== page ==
Lost Dreams

You can see them if you know where to look; they’re everywhere now, in the cities. Sitting in the shadows, lying in the doorways, patiently waiting for masters who won’t return. Most people never see them, stepping right over or walking right past.

No one has time for dreams anymore.

They all did when they were young, of course. All children treasure their dreams. They dream of being an astronaut or a cowboy, an explorer or a hero, a princess or a knight. They dream of ghosts and faeries and far stranger things, and make up songs and stories and friends in their minds. But they stop having time for those dreams as they get older, even when the dreams still have time for them. For dreams are loyal; you see them on the streets, padding along behind their master with a hopeful air, like a dog hoping for a sign of affection.

But even dreams have needs. They require attention and creativity, just as people require food. And a dream keeps hoping for that attention right up until it is finally put aside forever, left abandoned and forgotten on the streets.

It’s easy to tell how long a dream has been abandoned on the streets by how they look. At first they all wait patiently, eyes shining with the certain knowledge that their master will be back any minute. But soon they start to look haggard and miserable, worn down by loneliness and hunger. Their heads hang low, and the hope goes out of their eyes. They know that they have been abandoned.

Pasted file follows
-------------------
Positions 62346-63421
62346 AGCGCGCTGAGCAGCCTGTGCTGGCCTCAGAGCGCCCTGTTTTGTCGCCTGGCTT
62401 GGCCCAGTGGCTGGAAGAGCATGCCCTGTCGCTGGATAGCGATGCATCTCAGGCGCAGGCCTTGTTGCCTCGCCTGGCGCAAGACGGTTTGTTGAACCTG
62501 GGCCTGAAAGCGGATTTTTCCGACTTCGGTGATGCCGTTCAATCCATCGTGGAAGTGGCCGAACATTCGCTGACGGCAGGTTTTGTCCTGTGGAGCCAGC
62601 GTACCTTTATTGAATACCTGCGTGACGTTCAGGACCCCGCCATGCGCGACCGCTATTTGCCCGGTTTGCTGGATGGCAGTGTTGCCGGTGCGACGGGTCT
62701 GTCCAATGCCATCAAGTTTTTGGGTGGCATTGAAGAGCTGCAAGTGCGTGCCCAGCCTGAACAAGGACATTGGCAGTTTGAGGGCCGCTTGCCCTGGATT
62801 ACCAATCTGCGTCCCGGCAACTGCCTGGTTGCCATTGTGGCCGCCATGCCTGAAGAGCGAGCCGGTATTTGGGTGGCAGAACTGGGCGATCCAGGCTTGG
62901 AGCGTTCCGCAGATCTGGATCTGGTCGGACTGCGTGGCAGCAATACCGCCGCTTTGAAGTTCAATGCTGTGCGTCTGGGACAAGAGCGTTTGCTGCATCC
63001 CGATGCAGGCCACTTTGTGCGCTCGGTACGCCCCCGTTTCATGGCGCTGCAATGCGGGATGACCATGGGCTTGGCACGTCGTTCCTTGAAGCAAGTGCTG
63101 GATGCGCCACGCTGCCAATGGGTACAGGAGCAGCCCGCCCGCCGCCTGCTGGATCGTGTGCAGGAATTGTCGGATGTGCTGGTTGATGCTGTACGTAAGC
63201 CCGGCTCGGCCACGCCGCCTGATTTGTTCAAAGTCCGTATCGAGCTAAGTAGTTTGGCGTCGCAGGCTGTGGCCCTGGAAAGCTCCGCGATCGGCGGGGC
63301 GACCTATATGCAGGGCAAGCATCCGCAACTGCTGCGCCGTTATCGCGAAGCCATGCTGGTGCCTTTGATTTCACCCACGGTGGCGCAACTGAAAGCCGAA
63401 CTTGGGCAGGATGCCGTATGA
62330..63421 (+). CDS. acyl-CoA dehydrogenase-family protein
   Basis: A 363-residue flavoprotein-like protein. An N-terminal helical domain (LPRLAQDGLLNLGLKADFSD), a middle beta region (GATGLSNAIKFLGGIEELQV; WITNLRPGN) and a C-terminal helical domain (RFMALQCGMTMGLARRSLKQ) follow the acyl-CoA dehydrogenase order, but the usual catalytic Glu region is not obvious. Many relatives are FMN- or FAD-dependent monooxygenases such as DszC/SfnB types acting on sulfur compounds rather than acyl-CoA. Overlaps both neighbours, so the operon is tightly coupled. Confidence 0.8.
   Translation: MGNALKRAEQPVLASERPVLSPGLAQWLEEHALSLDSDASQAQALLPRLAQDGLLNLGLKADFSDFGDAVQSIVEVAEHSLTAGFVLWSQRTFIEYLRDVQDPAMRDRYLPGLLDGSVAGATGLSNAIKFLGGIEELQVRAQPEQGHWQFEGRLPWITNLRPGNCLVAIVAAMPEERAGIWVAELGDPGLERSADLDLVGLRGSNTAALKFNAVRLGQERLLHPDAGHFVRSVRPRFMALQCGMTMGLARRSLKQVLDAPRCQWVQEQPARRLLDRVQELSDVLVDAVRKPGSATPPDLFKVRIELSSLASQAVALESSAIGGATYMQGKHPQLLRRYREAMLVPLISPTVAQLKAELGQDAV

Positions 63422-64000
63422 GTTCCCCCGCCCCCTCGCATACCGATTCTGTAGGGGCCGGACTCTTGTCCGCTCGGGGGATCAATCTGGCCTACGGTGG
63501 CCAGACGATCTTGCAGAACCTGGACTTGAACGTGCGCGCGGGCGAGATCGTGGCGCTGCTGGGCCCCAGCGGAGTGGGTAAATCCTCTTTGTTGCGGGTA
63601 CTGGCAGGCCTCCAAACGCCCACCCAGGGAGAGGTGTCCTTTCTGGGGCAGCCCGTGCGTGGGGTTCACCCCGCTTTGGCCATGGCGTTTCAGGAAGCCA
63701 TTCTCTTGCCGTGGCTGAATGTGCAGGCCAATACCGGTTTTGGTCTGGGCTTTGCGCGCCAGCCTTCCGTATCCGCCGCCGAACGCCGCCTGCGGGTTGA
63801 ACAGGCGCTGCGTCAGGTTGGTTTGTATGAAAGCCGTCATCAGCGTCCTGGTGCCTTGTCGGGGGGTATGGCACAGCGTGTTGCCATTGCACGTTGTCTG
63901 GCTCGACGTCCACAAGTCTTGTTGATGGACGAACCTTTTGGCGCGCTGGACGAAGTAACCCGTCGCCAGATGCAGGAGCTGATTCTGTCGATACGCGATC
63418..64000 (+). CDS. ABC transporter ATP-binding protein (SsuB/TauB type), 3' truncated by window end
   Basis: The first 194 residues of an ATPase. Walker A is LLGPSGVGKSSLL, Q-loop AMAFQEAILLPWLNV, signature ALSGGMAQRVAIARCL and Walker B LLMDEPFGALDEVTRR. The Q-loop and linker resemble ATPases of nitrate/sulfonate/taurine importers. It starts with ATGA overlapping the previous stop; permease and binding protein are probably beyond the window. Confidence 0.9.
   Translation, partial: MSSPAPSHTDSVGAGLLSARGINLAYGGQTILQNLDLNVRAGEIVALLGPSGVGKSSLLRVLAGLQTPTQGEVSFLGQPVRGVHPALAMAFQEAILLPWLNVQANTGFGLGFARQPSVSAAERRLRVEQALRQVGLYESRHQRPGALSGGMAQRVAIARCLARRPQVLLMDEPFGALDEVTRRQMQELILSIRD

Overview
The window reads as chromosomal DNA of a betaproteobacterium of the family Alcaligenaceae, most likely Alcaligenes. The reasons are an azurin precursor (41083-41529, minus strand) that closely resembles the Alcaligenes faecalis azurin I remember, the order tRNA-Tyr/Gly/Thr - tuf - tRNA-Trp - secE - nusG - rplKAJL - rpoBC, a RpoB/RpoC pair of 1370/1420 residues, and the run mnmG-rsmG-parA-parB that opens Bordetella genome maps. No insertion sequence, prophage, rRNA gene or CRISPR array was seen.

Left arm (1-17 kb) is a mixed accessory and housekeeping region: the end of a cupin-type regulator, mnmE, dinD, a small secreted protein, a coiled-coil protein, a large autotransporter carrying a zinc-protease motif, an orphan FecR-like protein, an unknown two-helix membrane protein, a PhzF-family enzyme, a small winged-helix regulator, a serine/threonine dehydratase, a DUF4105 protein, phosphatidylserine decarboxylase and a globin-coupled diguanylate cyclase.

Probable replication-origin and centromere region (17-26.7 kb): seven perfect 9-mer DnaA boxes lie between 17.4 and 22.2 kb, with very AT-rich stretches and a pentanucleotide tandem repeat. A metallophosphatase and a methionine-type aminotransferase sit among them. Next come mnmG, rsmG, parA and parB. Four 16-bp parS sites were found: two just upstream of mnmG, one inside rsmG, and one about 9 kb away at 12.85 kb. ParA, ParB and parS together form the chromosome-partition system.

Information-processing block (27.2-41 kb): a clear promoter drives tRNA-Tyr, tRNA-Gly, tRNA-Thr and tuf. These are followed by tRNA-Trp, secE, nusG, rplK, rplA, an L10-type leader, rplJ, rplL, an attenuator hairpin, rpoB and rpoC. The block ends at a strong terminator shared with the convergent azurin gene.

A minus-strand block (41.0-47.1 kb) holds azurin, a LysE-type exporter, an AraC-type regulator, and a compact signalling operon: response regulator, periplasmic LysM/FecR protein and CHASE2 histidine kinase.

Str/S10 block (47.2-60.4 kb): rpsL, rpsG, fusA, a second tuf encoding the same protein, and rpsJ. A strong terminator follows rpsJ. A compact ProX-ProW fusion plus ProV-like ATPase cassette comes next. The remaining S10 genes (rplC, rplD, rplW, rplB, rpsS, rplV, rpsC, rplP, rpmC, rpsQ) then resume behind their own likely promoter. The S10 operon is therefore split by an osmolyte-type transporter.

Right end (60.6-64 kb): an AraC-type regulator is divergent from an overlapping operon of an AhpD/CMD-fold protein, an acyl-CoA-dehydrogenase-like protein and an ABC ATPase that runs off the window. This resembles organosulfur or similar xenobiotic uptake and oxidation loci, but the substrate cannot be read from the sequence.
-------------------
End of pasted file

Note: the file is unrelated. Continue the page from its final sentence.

They gather outside cafés, beside park benches, and huddle outside bookshops and art galleries; anywhere that people might lose themselves in a book, or otherwise let their imaginations run free. The hungry dreams fight over the scraps of words and ideas that fall, forgotten, from the mind of those who pass them by. Sometimes someone who can see them will take pity, feeding them pages from a book or even leaving them an entire story.

The luckiest ones find someone imaginative – a writer, a painter, a musician or even just an avid reader – who will take them in. They find a new home, with a new master to dream them.

The unlucky ones turn feral. Gaunt and grizzled, they are the wolves of dreams. Those, everyone can see. They appear as part of the landscape: a stray dog or even a silent, grizzled homeless man. Whatever their mind says will fit into the picture; the only constant is that those who see them feel a mixture of fear and guilt. They try to put it from their mind, and hasten their steps to move past. They never understand that they grieve for their own dreams, abandoned long ago.

Other dreams fear the wolves, for the wolves no longer feed off ideas. They feed on other dreams. When the dream-wolves howl all other dreams hide in fear, and the night seems a bit colder and lonelier. Even people shiver without knowing why, when they feel the mournful, hungry howls of their forgotten dreams.

I see you haven’t lost your dreams yet. One sits at your feet, another nearby, while two more pace the area. You even cock your head while you read, as if you can hear me. Surely you have room for one more tired, old dream in your heart and mind? A place for one more in your home?

It’s going to be a cold night, and the wolves are out.